And then there's a Richard Matheson novel called A Shadow on the Sun. Matheson was a specialist in horror who also wrote a considerable number of Westerns, so he was ideally situated to explore this specialised territory.

Well, sadly Richard Matheson is gone and Harlan Ellison largely inactive now, but a guy called A. Craig Zahler has fashioned an excellent film with the evocative title Bone Tomahawk (though I must admit that at first I thought it sounded like a porno comedy).

Without giving too much away, the premise of Bone Tomahawk is that a clan of highly primitive cave dwelling proto-Native Americans (referred to as "troglodytes") are discovered. They're ferocious and cannibalistic... and they've kidnapped the hero's wife. A posse sets off to rescue her, and a great deal of satisfying mayhem ensues.

The movie is a kind of cowboy take on The Hills Have Eyes... which is actually a great idea. Zahler does a commendable job of directing, but the strength really lies in his script. He's obviously done a lot of research, and his dialogue has an unerring sense of the period. Also, it's just good dialogue: "What's the time?" "It's about nine, but it feels like next week."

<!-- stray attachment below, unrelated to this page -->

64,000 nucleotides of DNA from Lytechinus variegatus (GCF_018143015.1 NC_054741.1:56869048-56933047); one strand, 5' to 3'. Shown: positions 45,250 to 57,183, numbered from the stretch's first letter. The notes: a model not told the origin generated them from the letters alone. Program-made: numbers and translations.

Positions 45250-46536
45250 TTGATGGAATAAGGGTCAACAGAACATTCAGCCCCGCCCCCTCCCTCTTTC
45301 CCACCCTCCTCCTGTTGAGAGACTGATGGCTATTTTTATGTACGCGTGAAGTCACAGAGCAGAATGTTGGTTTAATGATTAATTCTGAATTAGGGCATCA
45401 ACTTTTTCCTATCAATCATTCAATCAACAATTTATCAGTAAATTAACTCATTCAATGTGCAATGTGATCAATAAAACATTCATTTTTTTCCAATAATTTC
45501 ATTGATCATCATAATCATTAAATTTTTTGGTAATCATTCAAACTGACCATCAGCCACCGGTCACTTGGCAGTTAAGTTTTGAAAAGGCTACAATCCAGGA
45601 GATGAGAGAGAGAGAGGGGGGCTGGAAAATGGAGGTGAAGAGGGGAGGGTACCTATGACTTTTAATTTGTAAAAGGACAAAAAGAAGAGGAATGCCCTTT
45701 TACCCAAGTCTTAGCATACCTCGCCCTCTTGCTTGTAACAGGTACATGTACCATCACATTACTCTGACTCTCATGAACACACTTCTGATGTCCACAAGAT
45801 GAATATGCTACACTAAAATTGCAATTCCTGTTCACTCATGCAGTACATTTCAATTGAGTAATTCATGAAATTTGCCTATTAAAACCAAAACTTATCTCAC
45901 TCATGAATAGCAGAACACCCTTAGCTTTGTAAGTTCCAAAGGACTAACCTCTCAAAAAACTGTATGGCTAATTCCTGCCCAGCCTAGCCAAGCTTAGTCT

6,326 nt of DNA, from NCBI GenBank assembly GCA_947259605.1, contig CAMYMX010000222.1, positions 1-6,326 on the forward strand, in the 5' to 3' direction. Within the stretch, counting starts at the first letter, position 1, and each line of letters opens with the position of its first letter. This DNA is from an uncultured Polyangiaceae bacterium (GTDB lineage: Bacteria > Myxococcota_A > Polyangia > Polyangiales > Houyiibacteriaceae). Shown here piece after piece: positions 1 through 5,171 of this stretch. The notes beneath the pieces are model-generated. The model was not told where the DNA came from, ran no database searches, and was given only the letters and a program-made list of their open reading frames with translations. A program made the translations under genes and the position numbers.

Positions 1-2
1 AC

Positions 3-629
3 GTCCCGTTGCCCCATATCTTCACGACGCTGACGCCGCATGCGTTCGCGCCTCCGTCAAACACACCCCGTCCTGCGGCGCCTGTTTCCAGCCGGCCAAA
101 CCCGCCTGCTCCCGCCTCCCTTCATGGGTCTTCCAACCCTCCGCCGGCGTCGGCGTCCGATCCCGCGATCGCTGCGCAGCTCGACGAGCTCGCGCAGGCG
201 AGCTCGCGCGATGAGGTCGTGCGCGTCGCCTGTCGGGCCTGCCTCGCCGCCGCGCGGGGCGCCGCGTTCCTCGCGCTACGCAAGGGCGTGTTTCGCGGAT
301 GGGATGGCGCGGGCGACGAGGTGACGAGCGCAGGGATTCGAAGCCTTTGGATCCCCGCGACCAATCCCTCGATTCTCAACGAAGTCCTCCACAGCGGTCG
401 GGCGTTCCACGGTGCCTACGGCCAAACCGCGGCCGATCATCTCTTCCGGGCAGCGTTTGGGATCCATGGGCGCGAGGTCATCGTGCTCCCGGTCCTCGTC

The characters are imaginatively conceived and well rounded, with a good cast to bring them to life, notably led by Kurt Russell as the sheriff, with Patrick Wilson as the aggrieved husband, Lili Simmons as his wife the local doctor and Matthew Fox as a gun-slinging dude. The music, by Jeff Herriott and Zahler is also memorable.

Zahler is a talent to watch. This film is extremely well made — and well worth checking out — assuming you don't have an aversion to westerns, or horror movies.

(Image credits: The posters are from Imp Awards.)